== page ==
19.3 Flow over a Weir 505
19.4 Point Source 507
19.5 Rankine Nose Shape 508
19.6 Experiments on the Nose Drag of Slender Shapes 510
19.7 Flow from a Doublet 513
19.8 Flow over a Sphere 515
19.9 Work to Move a Body in a Still Fluid 516
19.10 Wake Drag of Bodies 518
*19.11 Induced Drag: Drag due to Lift 519
*19.12 Lifting Line Theory 524
19.13 Winglets 525
*19.14 Added Mass of Accelerating Bodies 526
19.15 Conclusions 531
Problems 531
20 Boundary Layers 533
20.1 Blasius Flow over a Flat Plate 533
20.2 Displacement Thickness 538
20.3 Von K´arm´an Momentum Integral 540
20.4 Von K´arm´an–Pohlhausen Approximate Method 541
20.5 Falkner–Skan Similarity Solutions 543
20.6 Arbitrary TwoDimensinoal Layers: Crank–Nicolson Difference Method 547
*20.7 Vertical Velocity 556
20.8 Joukowski Airfoil Boundary Layer 558
20.9 Boundary Layer on a Bridge Piling 563
20.10 Boundary Layers Beginning at Infinity 564
20.11 Plane Boundary Layer Separation 570
20.12 Axisymmteric Boundary Layers 573
20.13 Jets 576
20.14 Far Wake of Nonlifting Bodies 579
20.15 Free Shear Layers 582
20.16 Unsteady and Erupting Boundary Layers 584
*20.17 Entrance Flow into a Cascade, Parabolized Navier–Stokes Equations 587
*20.18 ThreeDimensional Boundary Layers 589
*20.19 Boundary Layer with a Constant Transverse Pressure Gradient 593
*20.20 Howarth’s Stagnation Point 598
*20.21 ThreeDimensional Separation Patterns 600
20.22 Conclusions 603
Problems 605
21 Flow at Low Reynolds Numbers 607
21.1 General Relations for Re → 0: Stokes’s Equations 607
21.2 Global Equations for Stokes Flow 611
21.3 Streamfunction for Plane and Axisymmetric Flows 613
21.4 Local Flows, Moffatt Vortices 616
21.5 Plane Internal Flows 623
21.6 Flows between Rotating Cylinders 628
21.7 Flows in Tubes, Nozzles, Orifices, and Cones 631
21.8 Sphere in a Uniform Stream 636
21.9 Composite Expansion for Flow over a Sphere 641
21.10 Stokes Flow near a Circular Cylinder 642
*21.11 Axisymmetric Particles 644
*21.12 Oseen’s Equations 646
*21.13 Interference Effects 647
21.14 Conclusions 648
Problems 649
22 Lubrication Approximation 650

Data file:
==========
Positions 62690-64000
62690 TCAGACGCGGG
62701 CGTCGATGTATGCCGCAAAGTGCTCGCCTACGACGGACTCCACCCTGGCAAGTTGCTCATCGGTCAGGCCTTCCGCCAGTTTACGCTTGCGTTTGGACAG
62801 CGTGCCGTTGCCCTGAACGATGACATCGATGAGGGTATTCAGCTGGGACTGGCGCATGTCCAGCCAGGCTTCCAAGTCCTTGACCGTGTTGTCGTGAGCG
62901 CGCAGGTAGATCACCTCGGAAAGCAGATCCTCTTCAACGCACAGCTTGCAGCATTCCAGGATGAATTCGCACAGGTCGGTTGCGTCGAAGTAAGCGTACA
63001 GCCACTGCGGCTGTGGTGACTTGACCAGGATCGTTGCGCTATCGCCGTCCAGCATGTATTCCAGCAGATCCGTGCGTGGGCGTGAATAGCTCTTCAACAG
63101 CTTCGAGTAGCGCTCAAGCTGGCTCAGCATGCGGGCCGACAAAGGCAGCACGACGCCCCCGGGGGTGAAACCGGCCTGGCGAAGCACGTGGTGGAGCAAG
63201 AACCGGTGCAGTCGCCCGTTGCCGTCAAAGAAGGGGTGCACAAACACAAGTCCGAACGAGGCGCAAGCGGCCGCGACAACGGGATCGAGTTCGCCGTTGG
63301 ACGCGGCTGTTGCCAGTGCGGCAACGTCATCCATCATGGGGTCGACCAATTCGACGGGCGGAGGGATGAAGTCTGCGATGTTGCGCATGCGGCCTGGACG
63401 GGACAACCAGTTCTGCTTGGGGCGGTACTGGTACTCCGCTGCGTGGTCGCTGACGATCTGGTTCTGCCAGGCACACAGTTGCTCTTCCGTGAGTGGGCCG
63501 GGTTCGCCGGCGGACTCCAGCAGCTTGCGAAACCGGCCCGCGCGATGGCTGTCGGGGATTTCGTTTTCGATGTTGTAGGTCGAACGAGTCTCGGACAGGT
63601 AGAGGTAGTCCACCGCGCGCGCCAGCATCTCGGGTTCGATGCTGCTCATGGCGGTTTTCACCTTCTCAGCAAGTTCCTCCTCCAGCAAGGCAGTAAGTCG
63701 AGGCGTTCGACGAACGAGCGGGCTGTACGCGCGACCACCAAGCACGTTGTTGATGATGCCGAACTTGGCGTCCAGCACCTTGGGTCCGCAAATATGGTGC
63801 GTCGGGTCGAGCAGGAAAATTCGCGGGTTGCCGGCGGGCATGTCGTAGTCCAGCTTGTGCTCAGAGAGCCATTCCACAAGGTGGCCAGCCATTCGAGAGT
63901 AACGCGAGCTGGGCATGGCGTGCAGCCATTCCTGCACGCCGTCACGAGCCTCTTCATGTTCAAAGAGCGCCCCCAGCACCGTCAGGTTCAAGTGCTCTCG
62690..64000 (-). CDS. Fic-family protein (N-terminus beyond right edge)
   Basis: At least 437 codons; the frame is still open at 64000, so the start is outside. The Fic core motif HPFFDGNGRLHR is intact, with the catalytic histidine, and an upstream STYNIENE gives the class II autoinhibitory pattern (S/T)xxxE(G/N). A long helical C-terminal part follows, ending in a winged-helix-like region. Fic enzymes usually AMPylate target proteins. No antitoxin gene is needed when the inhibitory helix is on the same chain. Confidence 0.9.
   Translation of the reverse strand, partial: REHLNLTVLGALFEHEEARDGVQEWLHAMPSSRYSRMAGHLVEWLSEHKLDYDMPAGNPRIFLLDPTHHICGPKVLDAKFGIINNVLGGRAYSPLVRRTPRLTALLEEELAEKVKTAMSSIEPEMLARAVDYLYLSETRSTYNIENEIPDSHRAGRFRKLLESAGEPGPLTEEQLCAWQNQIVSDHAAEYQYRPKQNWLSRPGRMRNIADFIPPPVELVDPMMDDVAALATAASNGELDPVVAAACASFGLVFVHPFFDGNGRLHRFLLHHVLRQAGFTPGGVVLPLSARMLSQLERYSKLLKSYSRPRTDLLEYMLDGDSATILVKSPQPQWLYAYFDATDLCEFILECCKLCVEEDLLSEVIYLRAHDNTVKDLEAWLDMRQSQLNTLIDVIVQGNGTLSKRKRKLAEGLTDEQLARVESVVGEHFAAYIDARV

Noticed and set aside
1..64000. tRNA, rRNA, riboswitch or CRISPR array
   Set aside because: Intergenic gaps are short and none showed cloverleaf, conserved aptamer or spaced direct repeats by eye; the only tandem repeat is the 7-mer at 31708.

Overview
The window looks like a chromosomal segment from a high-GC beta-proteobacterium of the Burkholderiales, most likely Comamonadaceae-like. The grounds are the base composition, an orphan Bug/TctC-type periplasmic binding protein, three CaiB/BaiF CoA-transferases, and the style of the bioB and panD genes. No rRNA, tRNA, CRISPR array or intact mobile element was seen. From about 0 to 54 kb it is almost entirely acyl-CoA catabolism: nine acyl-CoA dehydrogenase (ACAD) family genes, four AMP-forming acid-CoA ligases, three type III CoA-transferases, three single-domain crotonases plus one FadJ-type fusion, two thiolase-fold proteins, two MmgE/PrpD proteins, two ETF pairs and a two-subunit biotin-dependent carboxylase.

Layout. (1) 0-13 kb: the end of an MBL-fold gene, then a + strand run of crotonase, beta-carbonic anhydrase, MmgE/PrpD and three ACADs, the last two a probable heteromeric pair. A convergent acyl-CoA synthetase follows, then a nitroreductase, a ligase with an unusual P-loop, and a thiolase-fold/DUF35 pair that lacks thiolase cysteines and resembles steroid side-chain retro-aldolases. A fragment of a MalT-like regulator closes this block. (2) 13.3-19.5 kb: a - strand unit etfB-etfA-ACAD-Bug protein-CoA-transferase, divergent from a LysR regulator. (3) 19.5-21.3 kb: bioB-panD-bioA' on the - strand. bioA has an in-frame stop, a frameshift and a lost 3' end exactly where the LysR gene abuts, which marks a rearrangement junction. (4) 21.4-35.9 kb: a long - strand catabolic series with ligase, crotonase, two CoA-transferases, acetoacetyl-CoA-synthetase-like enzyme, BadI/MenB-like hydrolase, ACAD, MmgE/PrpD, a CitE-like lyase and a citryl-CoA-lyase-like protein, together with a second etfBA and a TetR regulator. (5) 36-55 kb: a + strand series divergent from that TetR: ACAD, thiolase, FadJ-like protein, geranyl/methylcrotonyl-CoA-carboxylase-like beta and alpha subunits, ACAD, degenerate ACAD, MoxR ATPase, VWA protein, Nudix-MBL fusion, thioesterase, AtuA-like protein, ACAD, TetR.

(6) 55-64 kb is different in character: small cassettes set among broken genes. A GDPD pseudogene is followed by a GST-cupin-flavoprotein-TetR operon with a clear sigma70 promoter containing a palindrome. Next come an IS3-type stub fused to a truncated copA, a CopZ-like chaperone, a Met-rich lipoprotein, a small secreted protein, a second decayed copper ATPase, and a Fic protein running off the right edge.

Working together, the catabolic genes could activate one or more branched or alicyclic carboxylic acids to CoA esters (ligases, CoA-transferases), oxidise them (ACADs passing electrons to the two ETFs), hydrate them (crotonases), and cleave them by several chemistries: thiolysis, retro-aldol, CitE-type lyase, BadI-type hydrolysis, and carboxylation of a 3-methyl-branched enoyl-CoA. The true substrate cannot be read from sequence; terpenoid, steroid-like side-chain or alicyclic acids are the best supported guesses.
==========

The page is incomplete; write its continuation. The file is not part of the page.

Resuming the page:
22.1 Basic Characteristics: Channel Flow 650
22.2 Flow in a Channel with a Porous Wall 653
22.3 Reynolds Equation for Bearing Theory 655
22.4 Slipper Pad Bearing 657
22.5 SqueezeFilm Lubrication: Viscous Adhesion 659
22.6 Journal Bearing 660
22.7 HeleShaw Flow 664
22.8 Conclusions 667
Problems 668
23 Surface Tension Effects 669
23.1 Interface Concepts and Laws 669
23.2 Statics: Plane Interfaces 676
23.3 Statics: Cylindrical Interfaces 679
23.4 Statics: Attached Bubbles and Drops 681
23.5 ConstantTension Flows: Bubble in an Infinite Stream 683
23.6 ConstantTension Flows: Capillary Waves 686
23.7 Moving Contact Lines 688
23.8 ConstantTension Flows: Coating Flows 691
23.9 Marangoni Flows 695
23.10 Conclusions 703
Problems 705
24 Introduction to Microflows 706
24.1 Molecules 706
24.2 Continuum Description 708
24.3 Compressible Flow in Long Channels 709
24.4 Simple Solutions with Slip 712
24.5 Gases 715
24.6 Couette Flow in Gases 719
24.7 Poiseuille Flow in Gases 722
24.8 Gas Flow over a Sphere 726
24.9 Liquid Flows in Tubes and Channels 728
24.10 Liquid Flows near Walls; Slip Boundaries 730
24.11 Conclusions 735
25 Stability and Transition 737
25.1 Linear Stability and Normal Modes as Perturbations 738
25.2 Kelvin–Helmholtz Inviscid Shear Layer Instability 739
25.3 Stability Problems for Nearly Parallel Viscous Flows 744
25.4 Orr–Sommerfeld Equation 746
25.5 Invsicid Stability of Nearly Parallel Flows 747
25.6 Viscous Stability of Nearly Parallel Flows 749
25.7 Experiments on Blasius Boundary Layers 752
25.8 Transition, Secondary, Instability, and Bypass 756
25.9 Spatially Developing Open Flows 759
25.10 Transition in Free Shear Flows 759
25.11 Poiseuille and Plane Couette Flows 761
25.12 Inviscid Instability of Flows with Curved Streamlines 763
25.13 Taylor Instability of Couette Flow 765
25.14 Stability of Regions of Concentrated Vorticity 767
25.15 Other Instabilities: Taylor, Curved, Pipe, Capillary Jets, and Gortler 769
25.16 Conclusions 771
26 Turbulent Flows 772
26.1 Types of Turbulent Flows 772
26.2 Characteristics of Turbulent Flows 773
26.3 Reynolds Decomposition 776
26.4 Reynolds Stress 777
*26.5 Correlation of Fluctuations 780
*26.6 Mean and Turbulent Kinetic Energy 782
*26.7 Energy Cascade: Kolmogorov Scales and Taylor Microscale 784
26.8 Wall Turbulence: Channel Flow Analysis 789
26.9 Channel and Pipe Flow Experiments 797
26.10 Boundary Layers 800
26.11 Wall Turbulence: Fluctuations 804
26.12 Turbulent Structures 811
26.13 Free Turbulence: Plane Shear Layers 817
26.14 Free Turbulence: Turbulent Jet 822
26.15 Bifurcating and Blooming Jets 824
26.16 Conclusions 825
A Properties of Fluids 827
B Differential Operations in Cylindrical and Spherical Coordinates 828
C Basic Equations in Rectangular, Cylindrical, and Spherical Coordinates 833
D Streamfunction Relations in Rectangular, Cylindrical, and Spherical Coordinates 838
E Matlab R Stagnation Point Solver 842
F Matlab R Program for Cascade Entrance 844
G Matlab R Boundary Layer Program 847
References 851
Index 869
Author Information
RONALD L. PANTON is the J. H. Herring Centennial Professor Emeritus in the Department of Mechanical Engineering at The University of Texas at Austin.